"Test cricket is already fading and will die if nothing is done," Lorgat said. "South Africa would support a two-tier Test system in order to create meaningful context for Test match cricket. Currently there is little or no meaning when countries play against each other in bilateral Test matches, save for the Ashes."
The model of two division Test cricket devised by the ICC would feature seven teams in division one and five in division two, with each team playing a series either home or away against the others in their divisions over a two-year cycle. The standings would then be used to determine the overall winner of the Test league, and promotion and relegation between the two divisions. The winners of the Intercontinental Cup, the first-class competition for Associate nations, would also be able to win promotion to division two.
"A two-tier system with promotion and relegation will allow for a much better narrative plus two more teams will have the opportunity to play Test match cricket," Lorgat said. "The Test league can also link down to the Intercontinental Cup where again promotion and relegation will create context and opportunity for other countries."
The news that South Africa endorse the two division plan follows officials from Australia, England and New Zealand supporting the proposals, which are favoured by ICC chief executive David Richardson.
Although Anurag Thakur, the president of the BCCI, recently voiced his opposition to two divisions, some other Full Members remain hopeful that the plans could yet pass. Any change would need the vote of seven of the ten Full Members on the ICC board, and Bangladesh and Sri Lanka have also expressed their opposition to two divisions. One insider said that they believed that Pakistan lean towards supporting two divisions, but Zimbabwe are believed to be reluctant.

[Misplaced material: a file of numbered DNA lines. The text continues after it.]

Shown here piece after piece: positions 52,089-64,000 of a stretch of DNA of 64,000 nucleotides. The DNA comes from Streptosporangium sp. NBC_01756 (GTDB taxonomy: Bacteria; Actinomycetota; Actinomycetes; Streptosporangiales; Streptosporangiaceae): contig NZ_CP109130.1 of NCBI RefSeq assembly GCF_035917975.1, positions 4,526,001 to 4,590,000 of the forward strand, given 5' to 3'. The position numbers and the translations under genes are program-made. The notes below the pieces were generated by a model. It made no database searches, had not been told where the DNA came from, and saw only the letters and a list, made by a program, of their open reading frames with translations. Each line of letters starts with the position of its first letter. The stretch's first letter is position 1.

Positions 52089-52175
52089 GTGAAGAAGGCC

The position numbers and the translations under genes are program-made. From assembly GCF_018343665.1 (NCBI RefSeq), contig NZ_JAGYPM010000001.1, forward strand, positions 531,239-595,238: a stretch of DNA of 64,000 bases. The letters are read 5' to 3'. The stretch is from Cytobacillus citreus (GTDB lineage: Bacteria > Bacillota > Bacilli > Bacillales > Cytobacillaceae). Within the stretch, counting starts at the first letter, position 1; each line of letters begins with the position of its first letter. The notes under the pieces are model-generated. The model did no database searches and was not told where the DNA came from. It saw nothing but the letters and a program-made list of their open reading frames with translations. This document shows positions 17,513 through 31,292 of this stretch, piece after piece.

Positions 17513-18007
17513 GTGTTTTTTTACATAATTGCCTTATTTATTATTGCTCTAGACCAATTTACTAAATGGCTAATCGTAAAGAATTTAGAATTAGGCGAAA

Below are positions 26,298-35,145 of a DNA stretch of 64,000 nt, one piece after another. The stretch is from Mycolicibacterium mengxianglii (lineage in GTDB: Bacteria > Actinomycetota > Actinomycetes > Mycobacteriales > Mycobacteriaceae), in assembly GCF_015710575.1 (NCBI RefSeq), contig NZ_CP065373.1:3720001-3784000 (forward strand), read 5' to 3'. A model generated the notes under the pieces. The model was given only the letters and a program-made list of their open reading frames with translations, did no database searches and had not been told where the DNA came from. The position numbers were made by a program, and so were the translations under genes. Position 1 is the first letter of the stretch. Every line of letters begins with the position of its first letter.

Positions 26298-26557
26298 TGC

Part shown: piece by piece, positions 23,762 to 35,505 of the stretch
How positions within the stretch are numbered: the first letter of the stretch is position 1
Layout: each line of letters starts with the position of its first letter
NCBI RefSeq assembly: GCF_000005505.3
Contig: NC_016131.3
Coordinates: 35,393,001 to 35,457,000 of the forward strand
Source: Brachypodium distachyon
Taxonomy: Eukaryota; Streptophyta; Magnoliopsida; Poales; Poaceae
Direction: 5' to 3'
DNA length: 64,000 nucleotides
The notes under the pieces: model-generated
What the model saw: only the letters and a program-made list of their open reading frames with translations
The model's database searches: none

West Indies have still not decided on their stance. "At this point in time the West Indies Cricket Board does not have enough information to make an informed decision," Dave Cameron, the president of the WICB, said. "However in world football there are no divisions with over 200 nations participation, and so off the bat we cannot see the need for divisions if we have 12 teams participating in Test cricket."
While Thakur said that the BCCI was worried that "the smaller countries will lose out" under the proposals, Lorgat does not think this would be the case. As well as Associate nations benefiting from the introduction of promotion and relegation, he also said that lower-ranked Full Members, like Bangladesh, could stand to gain from the reforms. "In the proposed system they will have certainty of Test fixtures compared to now when they are at the mercy of countries playing against them." Sides in division two would also be free to organise extra matches against division one teams.
The ICC is due to meet in Dubai next month for a special meeting to discuss comprehensive reforms to the structure of cricket, including the introduction of two divisions in Tests, a 13-team ODI league and ratifying bringing the World T20 back to a once-in-two-years event.